Pursuant to the authority contained in its charter as amended on January 11, 1937, the Company thereafter issued new stock certificates for each of its three classes of stock. The new certificates, upon each of which was endorsed the modified restrictive provisions as to dividends, were exchanged for the old certificates share for share for each respective class of stock.
Dividends on the petitioner's old 7% cumulative First Preferred shares and its new 5% First Preferred shares were declared and paid in full from the time of the first issuance of the old shares in 1934. No dividends were paid on the Preference shares until February 11, 1937, when, pursuant to a resolution by the Company's board of directors, approved by all classes of stockholders, a stock dividend on its old Preference shares was paid in new Preference shares at the rate of fourteen-one hundredths of a share of the latter stock for each share of the former Preference stock outstanding as of January 1, 1937.The stock dividend amounted to 558.6 shares of the new Preference stock which had a stated value of $100 per share or an aggregate stated value of $55,860 for the total stock dividend.
In its tax return for the fiscal year ended June 30, 1937, the taxpayer claimed a dividends paid credit of $65,432.50 consisting of $9,572.50 for dividends paid in cash on the First Preferred shares and $55,860 as the market value of the dividend paid in stock on the Preference shares. The Commissioner determined that a dividends paid credit of only $15,856.75 was allowable consisting of the cash dividend of $9,572.50 and $6,284.25 as representing the stock dividend of 558.6 Preference shares which the Commissioner found to have a fair market value of $11.25 per share. On its tax return for the fiscal year ended June 30, 1938, the taxpayer was allowed a dividends paid credit of $5,427.50 for cash dividends actually paid in that year. At the same time, the Commissioner denied the taxpayer's claim to credits under Sec. 26(c)(1), which relieves a corporation from tax on undistributed earnings or profits which it could not distribute as dividends "without violating a provision of a written contract executed by the corporation prior to May 1, 1936, which provision expressly deals with the payment of dividends."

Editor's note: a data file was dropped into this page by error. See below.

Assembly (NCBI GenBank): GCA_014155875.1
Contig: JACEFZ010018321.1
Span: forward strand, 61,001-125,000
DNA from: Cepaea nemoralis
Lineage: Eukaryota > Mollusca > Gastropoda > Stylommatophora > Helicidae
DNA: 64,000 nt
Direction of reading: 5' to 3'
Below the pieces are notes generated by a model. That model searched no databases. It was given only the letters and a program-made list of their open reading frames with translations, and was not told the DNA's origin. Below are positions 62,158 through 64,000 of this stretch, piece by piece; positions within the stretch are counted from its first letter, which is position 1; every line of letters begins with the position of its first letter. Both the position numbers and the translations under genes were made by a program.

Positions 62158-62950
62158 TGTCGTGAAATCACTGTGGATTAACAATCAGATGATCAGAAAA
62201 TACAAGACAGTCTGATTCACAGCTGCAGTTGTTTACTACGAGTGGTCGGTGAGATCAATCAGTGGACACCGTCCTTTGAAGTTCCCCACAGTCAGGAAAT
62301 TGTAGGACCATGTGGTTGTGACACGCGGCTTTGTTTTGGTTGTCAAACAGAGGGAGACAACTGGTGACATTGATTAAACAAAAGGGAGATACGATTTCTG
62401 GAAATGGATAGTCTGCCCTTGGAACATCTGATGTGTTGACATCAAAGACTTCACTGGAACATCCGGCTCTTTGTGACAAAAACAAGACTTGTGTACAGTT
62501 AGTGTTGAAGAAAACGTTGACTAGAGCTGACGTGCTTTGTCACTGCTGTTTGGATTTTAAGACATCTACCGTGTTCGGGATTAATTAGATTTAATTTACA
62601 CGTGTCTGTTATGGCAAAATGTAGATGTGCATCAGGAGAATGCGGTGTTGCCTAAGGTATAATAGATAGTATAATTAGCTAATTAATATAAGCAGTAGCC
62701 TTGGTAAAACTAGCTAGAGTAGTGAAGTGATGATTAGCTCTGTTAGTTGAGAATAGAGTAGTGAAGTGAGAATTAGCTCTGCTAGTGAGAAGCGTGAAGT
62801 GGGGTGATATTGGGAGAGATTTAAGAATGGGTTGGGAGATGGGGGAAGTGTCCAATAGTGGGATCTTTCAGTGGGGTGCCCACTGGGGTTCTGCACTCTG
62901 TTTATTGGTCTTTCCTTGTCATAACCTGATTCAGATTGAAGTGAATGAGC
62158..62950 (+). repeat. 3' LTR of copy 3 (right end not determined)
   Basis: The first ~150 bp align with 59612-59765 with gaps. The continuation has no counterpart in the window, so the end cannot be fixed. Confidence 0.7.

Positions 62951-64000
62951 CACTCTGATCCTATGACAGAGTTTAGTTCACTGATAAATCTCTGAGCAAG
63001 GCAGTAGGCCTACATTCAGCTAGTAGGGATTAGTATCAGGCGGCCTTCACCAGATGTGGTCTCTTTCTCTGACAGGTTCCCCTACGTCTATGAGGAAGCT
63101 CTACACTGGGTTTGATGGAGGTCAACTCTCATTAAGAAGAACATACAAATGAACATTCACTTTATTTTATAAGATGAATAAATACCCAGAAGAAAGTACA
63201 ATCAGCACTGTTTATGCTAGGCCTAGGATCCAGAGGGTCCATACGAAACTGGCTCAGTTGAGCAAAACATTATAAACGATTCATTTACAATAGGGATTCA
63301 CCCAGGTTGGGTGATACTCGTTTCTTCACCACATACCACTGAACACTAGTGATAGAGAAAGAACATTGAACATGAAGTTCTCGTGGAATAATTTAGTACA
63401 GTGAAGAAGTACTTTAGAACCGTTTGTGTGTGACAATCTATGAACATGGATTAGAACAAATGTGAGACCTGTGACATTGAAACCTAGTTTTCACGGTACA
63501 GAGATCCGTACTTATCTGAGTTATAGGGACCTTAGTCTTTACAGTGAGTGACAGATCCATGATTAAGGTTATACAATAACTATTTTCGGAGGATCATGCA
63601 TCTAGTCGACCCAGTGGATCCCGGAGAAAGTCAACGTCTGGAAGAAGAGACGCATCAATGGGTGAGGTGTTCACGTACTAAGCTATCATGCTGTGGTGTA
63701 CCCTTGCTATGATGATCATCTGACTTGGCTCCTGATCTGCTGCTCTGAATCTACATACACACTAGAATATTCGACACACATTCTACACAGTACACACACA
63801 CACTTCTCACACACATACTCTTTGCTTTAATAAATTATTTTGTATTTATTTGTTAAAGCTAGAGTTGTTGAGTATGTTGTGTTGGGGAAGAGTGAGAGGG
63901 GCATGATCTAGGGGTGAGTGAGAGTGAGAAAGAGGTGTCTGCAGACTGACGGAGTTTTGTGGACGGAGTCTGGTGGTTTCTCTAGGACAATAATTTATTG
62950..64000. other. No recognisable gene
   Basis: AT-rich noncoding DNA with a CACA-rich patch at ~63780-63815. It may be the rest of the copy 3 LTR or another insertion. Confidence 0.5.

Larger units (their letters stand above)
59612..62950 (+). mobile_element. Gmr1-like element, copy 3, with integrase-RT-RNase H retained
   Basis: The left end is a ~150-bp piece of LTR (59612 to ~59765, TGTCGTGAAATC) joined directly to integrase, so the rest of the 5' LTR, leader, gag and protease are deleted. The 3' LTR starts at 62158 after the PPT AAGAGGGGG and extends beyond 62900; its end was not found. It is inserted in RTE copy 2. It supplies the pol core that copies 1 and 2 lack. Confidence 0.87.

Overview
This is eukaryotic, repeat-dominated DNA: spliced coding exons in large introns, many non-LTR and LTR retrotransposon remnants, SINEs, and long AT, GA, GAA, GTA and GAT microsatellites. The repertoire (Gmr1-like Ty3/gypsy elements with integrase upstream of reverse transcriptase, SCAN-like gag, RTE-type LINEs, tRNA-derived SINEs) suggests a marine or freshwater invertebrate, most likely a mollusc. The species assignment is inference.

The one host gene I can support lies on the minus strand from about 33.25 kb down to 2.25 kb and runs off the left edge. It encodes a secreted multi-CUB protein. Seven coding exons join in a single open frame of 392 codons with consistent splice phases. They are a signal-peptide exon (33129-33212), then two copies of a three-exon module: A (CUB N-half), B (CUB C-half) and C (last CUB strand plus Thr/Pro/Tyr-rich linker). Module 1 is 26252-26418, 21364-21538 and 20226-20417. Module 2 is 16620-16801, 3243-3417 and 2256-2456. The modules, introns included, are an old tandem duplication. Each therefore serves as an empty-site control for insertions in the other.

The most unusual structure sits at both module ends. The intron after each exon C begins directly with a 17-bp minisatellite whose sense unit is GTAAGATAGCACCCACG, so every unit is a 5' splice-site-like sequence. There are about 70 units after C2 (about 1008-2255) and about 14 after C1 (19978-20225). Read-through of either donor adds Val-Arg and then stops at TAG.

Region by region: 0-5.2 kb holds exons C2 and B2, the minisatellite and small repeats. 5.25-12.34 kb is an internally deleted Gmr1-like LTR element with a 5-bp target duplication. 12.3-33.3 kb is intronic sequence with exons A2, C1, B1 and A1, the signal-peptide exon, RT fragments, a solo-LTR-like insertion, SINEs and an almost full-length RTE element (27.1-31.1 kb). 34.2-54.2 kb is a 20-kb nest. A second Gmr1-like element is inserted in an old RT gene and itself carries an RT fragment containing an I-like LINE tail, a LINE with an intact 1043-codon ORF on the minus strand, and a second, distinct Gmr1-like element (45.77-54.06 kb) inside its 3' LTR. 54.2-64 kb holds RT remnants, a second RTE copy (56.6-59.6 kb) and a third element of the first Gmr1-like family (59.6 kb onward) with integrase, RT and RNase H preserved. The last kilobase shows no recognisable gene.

On petition of the taxpayer for a redetermination of its tax liability for the years in question, the Tax Court sustained the Commissioner's action. In denying the taxpayer's claim to credits under Sec. 26(c)(1), the Tax Court held that a stock certificate is not a contract within the intent of the relevant statutory provision.*fn1 This court had ruled directly to the opposite effect in Lehigh Structural Steel Co. v. Commissioner, 3 Cir., 127 F.2d 67, and, since then, has approved and followed the ruling of that case several times. See Eljer Co. v. Commissioner, 3 Cir., 134 F.2d 251, and Budd International Corporation v. Commissioner, 3 Cir., 143 F.2d 784. While the Commissioner in his brief frankly states his disagreement with our decision in the Lehigh Structural Steel Co. case, the facts of the instant case present no occasion for the application or reconsideration of the ruling in that case.
The stock certificates, containing the restrictions on dividends upon which the taxpayer relies in support of its claim to credit against undistributed earnings under Sec. 26(c)(1), were not executed until January 11, 1937, or thereafter. As the statutory provision requires for its fulfillment a contract "executed by the corporation prior to May 1, 1936", it is apparent that the taxpayer failed to prove its execution of the required contract prior to the date specified in the statute.